Carrot vs. Stick: Punishment May Be More Effective In Directing Behaviours, More Than Rewards

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Students read during their class at a school in Bangkok October 30, 2014.
IN PHOTO: Students read during their class at a school in Bangkok October 30, 2014. The generals who led a coup in May have prioritised school reforms to inculcate a strong sense of national identity - or Thai-ness - in a country whose traditional values hinge on unquestioning respect for the monarchy, religion and elders. REUTERS/Athit Perawongmetha

Inducing punishment rather than giving out rewards may be more effective in motivating individuals, a new study suggests. Although new teaching approaches and management techniques are geared towards the effectivity of affirmation as a tool for encouragement, this new research found that negative feedback is actually more efficient in improving behaviours by up to three times than the reward system.

The study, published in the science journal Cognition, was conducted by asking 88 students to determine the number of clicks that they can perceive in their right and left ears. For every correct answer, the student was given a cash reward, whilst each wrong answer had a corresponding monetary deduction. It was found that the participants who experienced decreased in their cash sum were able to perform better as the study experiment continued.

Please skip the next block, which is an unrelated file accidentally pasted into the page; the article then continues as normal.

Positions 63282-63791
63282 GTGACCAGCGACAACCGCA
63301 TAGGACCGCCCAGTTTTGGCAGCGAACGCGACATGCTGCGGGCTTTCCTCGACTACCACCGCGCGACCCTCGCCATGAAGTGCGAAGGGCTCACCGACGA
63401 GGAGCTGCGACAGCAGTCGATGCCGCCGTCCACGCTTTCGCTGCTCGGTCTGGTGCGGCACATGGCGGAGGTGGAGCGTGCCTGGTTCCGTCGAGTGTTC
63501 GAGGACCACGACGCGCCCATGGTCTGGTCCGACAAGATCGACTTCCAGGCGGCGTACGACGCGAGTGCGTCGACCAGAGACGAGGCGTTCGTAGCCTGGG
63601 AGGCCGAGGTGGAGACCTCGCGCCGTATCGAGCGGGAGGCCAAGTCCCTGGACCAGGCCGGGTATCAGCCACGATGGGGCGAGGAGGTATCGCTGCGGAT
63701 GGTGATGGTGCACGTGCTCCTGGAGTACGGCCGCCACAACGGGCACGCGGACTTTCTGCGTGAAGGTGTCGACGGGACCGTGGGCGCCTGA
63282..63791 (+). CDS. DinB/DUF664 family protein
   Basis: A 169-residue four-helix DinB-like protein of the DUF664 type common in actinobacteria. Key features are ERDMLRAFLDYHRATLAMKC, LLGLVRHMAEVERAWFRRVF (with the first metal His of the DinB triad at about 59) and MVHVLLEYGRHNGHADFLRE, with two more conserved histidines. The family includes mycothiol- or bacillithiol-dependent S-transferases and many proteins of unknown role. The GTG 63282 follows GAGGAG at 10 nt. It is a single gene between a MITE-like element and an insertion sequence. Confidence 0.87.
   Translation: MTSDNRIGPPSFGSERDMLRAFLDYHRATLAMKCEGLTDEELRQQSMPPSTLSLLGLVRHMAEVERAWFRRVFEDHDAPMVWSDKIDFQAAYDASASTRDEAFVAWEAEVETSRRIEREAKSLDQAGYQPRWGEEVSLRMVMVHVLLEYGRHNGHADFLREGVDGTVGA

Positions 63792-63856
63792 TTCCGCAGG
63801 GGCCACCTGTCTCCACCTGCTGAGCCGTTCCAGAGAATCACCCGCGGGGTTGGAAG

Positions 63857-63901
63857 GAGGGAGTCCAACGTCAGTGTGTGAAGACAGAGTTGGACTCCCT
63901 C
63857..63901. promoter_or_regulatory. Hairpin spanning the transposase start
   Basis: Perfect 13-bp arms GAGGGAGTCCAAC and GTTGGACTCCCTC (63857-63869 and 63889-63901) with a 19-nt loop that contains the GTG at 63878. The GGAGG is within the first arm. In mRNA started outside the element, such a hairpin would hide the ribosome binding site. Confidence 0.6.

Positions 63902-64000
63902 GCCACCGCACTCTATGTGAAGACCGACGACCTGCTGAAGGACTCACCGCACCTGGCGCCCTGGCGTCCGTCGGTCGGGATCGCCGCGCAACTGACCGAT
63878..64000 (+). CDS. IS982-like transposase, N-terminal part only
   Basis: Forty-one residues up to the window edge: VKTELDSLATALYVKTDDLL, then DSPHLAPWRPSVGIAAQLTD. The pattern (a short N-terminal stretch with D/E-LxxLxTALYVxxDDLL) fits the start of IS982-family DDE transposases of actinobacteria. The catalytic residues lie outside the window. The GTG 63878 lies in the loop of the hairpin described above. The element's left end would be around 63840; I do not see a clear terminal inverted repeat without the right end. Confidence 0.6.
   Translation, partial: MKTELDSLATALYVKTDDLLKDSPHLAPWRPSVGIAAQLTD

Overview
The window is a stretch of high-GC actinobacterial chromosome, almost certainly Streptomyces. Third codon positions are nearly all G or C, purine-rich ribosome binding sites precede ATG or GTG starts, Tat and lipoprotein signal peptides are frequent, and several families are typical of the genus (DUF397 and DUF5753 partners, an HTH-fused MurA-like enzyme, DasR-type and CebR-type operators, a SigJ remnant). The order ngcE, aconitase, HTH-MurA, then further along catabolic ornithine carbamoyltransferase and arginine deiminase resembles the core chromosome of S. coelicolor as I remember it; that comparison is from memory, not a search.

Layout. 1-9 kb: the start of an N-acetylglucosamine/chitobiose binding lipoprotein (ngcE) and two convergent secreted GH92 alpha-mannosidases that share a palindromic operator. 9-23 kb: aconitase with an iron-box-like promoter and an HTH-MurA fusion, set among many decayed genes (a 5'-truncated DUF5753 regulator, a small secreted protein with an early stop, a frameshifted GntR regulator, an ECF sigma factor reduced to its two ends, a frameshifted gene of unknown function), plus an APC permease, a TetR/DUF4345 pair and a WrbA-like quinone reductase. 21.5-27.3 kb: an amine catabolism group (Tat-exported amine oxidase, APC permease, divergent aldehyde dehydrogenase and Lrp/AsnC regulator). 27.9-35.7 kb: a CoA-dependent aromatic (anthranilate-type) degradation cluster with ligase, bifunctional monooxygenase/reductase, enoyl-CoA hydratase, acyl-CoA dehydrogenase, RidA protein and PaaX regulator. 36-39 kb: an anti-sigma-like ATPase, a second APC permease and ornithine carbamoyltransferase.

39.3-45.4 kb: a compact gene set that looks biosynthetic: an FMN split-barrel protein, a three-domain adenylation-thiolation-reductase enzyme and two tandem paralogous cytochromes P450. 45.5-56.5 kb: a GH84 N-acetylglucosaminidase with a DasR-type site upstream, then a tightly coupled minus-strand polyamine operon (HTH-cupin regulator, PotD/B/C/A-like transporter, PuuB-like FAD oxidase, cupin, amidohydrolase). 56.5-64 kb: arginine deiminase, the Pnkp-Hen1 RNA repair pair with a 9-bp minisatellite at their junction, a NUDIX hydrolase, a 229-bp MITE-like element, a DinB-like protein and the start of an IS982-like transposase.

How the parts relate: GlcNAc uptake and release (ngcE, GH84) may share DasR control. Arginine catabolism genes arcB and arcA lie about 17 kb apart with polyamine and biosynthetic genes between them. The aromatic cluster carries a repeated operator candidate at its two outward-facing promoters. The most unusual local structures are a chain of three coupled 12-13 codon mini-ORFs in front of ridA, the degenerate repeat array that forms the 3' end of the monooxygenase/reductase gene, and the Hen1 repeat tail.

"Our study suggests that negative feedback may be more effective than positive feedback at modifying behaviour,” said Dr Jan Kubanek, study lead author from the the Washington University School of Medicine in St Louis, US. “Such feedback does not have to be harsh, since it appears that we tend to react in the same manner to any amount of negative feedback. From an evolutionary perspective, people tend to avoid punishments or dangerous situations. Rewards, on the other hand, have less of a life-threatening impact." In an objective perspective, one would think that giving and taking out 25 cents from the participants would produce the same effect; however, this was not the case for the said study, added Kubanek.

According to the authors, removing rewards for incorrect answers rather than giving extra points for correct ones may yield more improved results. This is because the participants were more likely to strive harder not to make the same error again.

"The question of how rewards and punishments influence behaviour has occupied psychologists for over 100 years,” said Professor Richard Adams, co-author and psychologist. The challenge lies in formulating efficient ways on how to investigate the matter. In the recent study, the researchers utilised a technique that showcased the significant deviations in the manner in which individuals respond to different kinds of feedback, Adams closed.

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